The Federal Employers Liability Act (FELA) protects and compensates railroad workers injured on the job. Before its enactment in 1908, there was little to no remedy for railroad workers injured in the line of duty. However, that is no longer the case, and if you suffer workplace injuries as an employee of a railroad company, you may have legal recourse.
Common injuries that form the bulk of FELA claims include:
- Back injuries
- Trauma injuries
- Exposure to hazardous materials
- Repetitive stress injuries
- Internal organ injuries
- Wrongful death, among others
What you need to know about the value of your case
The value of your lawsuit will depend on the unique circumstances surrounding your case. Generally, the value of your case will depend on the extent of damages you have suffered due to your injuries. Factors like your medical costs, any after-care services you may need and the loss of your income will be taken into account.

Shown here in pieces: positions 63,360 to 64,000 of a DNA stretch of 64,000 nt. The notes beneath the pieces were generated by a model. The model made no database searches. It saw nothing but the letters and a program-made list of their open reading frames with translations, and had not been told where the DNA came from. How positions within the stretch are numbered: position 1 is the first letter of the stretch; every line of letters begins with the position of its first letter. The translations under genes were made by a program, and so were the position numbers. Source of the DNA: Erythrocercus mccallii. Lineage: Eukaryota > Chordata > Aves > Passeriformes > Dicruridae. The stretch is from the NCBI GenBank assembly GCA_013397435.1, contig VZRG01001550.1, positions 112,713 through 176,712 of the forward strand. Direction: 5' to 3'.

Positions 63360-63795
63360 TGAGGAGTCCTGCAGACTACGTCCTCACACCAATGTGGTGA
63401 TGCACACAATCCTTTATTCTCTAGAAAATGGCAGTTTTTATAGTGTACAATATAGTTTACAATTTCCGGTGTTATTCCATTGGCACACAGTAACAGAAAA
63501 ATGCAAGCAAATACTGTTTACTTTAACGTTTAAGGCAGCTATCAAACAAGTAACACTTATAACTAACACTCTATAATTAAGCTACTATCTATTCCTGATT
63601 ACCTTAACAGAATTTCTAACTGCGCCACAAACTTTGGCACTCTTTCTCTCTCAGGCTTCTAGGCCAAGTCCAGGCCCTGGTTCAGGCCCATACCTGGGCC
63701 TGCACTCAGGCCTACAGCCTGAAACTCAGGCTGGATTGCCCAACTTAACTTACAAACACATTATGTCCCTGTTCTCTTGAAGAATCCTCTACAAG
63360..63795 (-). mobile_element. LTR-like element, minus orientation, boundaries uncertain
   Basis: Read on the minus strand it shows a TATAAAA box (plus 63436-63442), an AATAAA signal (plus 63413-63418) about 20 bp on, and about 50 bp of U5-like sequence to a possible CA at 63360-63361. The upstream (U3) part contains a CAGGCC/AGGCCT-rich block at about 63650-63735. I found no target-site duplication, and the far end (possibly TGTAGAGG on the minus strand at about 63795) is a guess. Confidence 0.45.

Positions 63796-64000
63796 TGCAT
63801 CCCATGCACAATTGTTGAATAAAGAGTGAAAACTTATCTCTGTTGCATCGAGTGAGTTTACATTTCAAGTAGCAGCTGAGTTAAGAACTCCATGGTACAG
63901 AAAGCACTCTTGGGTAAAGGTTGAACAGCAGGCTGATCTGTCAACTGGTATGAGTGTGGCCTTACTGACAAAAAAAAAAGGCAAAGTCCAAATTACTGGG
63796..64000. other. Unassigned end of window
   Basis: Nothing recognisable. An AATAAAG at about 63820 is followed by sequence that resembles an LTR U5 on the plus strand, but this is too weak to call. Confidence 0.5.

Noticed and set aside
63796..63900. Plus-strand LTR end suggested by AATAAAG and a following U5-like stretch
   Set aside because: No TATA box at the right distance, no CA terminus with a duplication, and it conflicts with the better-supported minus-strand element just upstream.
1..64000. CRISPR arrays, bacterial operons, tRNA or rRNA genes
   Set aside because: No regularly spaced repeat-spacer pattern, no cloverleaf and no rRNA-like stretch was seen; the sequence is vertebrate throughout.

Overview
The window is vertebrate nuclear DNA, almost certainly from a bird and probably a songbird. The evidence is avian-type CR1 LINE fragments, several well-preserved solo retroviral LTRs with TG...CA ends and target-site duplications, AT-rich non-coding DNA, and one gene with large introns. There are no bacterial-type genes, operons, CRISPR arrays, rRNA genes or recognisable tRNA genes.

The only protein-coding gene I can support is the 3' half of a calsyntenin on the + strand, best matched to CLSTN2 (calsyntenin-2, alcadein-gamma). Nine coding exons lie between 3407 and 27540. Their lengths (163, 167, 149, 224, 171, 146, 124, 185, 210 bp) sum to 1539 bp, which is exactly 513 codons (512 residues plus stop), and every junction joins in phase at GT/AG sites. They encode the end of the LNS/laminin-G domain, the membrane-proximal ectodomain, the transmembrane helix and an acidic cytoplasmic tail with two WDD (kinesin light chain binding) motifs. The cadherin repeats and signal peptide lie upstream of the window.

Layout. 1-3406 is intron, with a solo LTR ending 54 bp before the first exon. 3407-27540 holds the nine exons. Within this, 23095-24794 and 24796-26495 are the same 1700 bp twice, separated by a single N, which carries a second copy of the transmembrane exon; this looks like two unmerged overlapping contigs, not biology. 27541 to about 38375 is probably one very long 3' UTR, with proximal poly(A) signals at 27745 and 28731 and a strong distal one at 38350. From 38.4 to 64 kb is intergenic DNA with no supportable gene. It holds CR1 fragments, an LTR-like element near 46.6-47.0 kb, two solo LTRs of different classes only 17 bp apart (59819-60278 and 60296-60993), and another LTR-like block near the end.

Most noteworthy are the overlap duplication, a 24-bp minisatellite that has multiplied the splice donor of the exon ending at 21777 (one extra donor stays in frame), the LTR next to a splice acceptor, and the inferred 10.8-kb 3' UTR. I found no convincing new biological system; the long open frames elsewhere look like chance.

In addition, other effects of your injuries that cannot be economically quantified, such as the emotional and mental anguish caused by your injuries, will likely weigh in on the final figure. Finally, keep in mind that FELA does not have a damage cap.
Take action before it is too late
You have three years from when you suffered your injuries to take legal action. If you wait any longer, your case may be time-barred and dismissed, although certain exceptions exist. They may include a late discovery of your injuries resulting from being exposed to asbestos in your former workplace. In such a case, the clock may start ticking when you discover the said injuries.
All in all, it is necessary to safeguard your rights as a railroad worker. Various laws exist to look after your interests, and it may be worthwhile to be aware of them, just in case of any eventualities.